It is five years, almost to the day that Yahoo started charging $299 per year for a listing in their directory as this article on Pandia clearly illustrates.
The main benefit of being in the Yahoo directory isn’t traffic, it is pagerank / trustrank. Who actually uses the Yahoo directory for anything other than listing their own sites?
It is many years since I went to Yahoo to lookup an entry for anything other than a competitor in a niche.
In all those 5 years, I haven’t heard anyone suggest that Yahoo should use “nofollow” for all the directory listings. All commercial websites don’t have a free option to get listed.
It is widely believed that a Yahoo directory listing is given a significant search engine weight.
Big business has a huge advantage over the little guy on the internet. Lets take Ebay as an example.
Many shoppers wouldn’t realise it, although the relationship is made very clear, that Epinions.com is owned by Shopping.com, which is itself owned by Ebay.com.
There is lots of interlinking between the different sites, though it could be achieved in a much more search engine friendly way. There is certainly no clear notification by every link that money is being made on every purchase.
Whilst reviews are user generated, there is certainly editorial control over which products are positioned prominently to maximise sales.
2006 in Perspective
Bloggers have been victimising PPP and to a lesser extent Reviewme.
Google, who claim to “do no evil” are actively discouraging paid posts and paid links from small services. They are suggesting that “nofollow” should be used to denote paid links, rather than their previous intent, untrusted sites (for various reasons).
Google unfortunately made paid links from Yahoo “saintly” since the beginning of their existence. It is only $300 and Yahoo receive payment even if they don’t include your site.
Google don’t regulate major corporations from cross-linking commercially.
During 2006 I have seen Google likened to God.
2007 A Reality Check?
My hope is that bloggers come down to earth a little, because the ranting and raving about paid posts is really displaying quite clearly how narrow-minded they are.
Paid posts and paid links give the little guy a chance to make some money writing about and linking to relevant content. They give the site linked to a greater chance of competing with the massive corporate machines as well as valuable feedback.
There is recent news that PayPerPost have acquired Performancing metrics. Nick at Performancing can be blunt, crude and highly opinionated. He is also a damn smart and ethical guy.
If you have been listening to his recent podcasts, you would know that he has been looking for someone to take metrics onboard for quite some time, as it was a money sink, and he was also talking to VC Dan Rua.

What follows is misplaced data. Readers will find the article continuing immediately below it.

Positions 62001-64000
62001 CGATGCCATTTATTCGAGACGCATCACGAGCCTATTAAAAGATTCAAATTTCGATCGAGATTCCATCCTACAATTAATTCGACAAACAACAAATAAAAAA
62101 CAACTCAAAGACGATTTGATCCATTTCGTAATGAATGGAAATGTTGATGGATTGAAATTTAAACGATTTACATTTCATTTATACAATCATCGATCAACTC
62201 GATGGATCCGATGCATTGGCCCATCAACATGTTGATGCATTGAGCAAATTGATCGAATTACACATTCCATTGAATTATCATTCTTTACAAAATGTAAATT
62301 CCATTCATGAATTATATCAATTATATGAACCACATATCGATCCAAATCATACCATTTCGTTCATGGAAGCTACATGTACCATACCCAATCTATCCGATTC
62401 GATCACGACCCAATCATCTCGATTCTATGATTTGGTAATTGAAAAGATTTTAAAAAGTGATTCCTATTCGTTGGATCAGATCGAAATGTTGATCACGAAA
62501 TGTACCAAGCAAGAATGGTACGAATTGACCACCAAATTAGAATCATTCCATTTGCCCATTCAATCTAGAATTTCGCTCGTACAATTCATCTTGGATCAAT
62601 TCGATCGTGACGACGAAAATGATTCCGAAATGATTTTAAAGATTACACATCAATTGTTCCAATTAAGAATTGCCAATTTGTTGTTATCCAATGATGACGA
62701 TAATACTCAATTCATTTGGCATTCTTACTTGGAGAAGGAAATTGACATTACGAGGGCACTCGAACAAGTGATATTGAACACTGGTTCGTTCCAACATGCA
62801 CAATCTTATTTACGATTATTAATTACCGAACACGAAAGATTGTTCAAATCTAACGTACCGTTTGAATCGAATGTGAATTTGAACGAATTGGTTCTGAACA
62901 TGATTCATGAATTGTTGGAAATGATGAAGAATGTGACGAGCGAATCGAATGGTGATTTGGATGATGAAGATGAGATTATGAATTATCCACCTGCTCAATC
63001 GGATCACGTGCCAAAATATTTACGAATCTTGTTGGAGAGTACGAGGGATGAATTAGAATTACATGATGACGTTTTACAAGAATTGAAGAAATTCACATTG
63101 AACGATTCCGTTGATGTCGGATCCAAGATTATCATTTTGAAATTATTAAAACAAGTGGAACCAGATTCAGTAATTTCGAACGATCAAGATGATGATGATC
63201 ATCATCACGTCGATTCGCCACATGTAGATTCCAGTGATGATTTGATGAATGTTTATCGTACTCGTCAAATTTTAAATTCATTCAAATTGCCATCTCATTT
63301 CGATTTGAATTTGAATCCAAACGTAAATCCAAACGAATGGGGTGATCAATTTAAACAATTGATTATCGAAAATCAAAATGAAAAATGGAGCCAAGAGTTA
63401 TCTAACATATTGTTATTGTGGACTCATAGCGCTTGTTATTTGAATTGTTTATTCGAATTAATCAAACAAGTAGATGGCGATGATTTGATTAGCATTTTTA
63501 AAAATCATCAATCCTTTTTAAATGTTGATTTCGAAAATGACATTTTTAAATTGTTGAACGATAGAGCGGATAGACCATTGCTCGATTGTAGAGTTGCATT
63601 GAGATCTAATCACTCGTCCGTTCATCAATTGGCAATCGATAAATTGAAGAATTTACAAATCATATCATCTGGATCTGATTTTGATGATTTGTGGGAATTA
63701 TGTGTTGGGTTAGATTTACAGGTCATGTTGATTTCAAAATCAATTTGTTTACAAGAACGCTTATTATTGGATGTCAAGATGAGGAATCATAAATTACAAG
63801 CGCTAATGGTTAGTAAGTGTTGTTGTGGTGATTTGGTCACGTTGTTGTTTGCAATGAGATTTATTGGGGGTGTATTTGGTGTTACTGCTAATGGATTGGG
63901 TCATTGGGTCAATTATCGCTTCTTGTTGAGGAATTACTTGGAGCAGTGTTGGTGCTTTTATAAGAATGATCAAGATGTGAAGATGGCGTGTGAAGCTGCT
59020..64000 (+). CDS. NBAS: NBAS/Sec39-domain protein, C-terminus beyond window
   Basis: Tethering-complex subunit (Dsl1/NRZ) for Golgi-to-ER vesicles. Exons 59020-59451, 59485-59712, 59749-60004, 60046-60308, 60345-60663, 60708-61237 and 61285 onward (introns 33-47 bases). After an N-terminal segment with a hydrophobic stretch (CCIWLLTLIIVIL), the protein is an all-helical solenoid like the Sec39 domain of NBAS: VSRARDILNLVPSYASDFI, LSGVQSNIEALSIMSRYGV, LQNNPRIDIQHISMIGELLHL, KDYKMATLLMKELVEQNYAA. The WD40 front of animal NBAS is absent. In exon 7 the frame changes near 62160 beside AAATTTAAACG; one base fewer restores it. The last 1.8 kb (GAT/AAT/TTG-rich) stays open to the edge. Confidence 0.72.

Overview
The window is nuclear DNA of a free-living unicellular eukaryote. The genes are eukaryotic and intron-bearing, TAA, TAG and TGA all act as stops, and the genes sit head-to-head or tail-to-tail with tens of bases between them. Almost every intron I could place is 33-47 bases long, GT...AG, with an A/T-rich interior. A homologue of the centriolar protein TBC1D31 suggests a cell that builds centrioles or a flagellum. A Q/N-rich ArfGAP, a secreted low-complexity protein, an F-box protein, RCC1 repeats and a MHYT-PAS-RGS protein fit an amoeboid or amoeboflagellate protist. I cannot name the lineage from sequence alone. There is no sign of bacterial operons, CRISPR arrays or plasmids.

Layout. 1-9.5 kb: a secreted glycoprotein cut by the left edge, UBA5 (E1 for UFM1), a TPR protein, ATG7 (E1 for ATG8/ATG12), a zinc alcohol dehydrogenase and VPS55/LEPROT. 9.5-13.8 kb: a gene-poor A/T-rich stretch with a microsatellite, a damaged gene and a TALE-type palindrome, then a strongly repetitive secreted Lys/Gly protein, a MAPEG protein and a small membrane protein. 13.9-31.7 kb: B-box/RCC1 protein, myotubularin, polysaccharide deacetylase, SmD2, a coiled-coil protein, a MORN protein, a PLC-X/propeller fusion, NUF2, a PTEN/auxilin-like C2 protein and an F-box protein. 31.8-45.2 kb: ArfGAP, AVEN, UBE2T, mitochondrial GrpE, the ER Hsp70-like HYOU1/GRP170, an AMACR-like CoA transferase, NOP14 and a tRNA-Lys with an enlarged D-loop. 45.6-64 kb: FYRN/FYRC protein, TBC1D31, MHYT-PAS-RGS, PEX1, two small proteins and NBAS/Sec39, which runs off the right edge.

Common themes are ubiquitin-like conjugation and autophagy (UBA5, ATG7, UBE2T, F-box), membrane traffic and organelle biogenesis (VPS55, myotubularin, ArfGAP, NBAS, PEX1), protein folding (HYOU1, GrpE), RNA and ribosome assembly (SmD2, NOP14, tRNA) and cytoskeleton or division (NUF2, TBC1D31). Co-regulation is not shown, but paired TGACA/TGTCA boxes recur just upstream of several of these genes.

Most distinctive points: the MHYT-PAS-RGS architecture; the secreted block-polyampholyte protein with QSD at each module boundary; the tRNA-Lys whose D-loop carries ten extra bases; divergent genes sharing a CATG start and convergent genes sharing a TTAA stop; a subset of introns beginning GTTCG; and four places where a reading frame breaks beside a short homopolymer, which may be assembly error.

I have mentioned in the past that I have nothing but respect for the PPP guys. The PPP guys didn’t create any scandal, bloggers did it themselves. PayPerPost didn’t object to the free publicity, but in all the comments I have seen made by PPP guys in response to huge amounts of criticism, they have made some quite compelling counter arguments, and taken any criticism as genuine feedback.
I have seen people suggesting that they are going to be immediately cancelling their Performancing metrics accounts for ethical reasons.
Almost every advertiser and affiliate network you work with on your sites is gathering data. PayPerPost seem to have some smart guys backing them with VC funding.
PayPerPost are a business. With VCs backing them, they are not going to take risks in regard to personal data.
Why should PPP be compelled to enforce disclosure when Yahoo doesn’t proclaim “These are paid links?”
From what I have seen of PPP opportunities, they are in the main not for product reviews. It is quite possible they would be totally unaffected by the recent FTC / WOMMA discussion.
Create Great Content and Links Will Follow?
Give it time… maybe. Most websites don’t attract a lot of natural linkage. You can get a few links from various directories for free, though many more require payment – paid links are evil remember?
You can also gain lots of links from things like article marketing or press releases.
But that isn’t the natural linking Google say you should be looking for, to your great content, though I suppose a few sites pick up articles and press releases manually, most collect them automatically based by category of keyword searches.
# natural links per post = blog readership / 1000
That is a very rough figure because many blogs gain far more links, and many gain far less.
Techcrunch doesn’t gain 140 links for every post they make, and I gain more than one link on average for every 5 posts. Then again a large number of the links I gain are from splogs picking up tags used on Technorati.
There seems to be a critical mass for the number of links a single post can expect to receive unless it is exceptional linkbait.
Pay For Your Traffic
You can pay Google $0.15 for some traffic. If 1 in 1000 visitors decides to link to you then that link cost you $150. Hopefully you can convert some of the traffic into customers or subscribers because otherwise that is a horrendous cost, paid to Google as an alternative to natural search.
Who gains more money if paid links and sponsored content is condemned?
Trust and Duplicate Content
Linking through to someone is most of the time a statement of trust. You are sharing your visitors, subscribers, and maybe your customers with the other site. If you link through to them it should always be a followable link, unless you don’t trust them.
Google recommend always linking through to the original source if you syndicate content so they can determine the origin. The same would be true for any quotations. If you quote anything from a site, you should thus always use a followable link.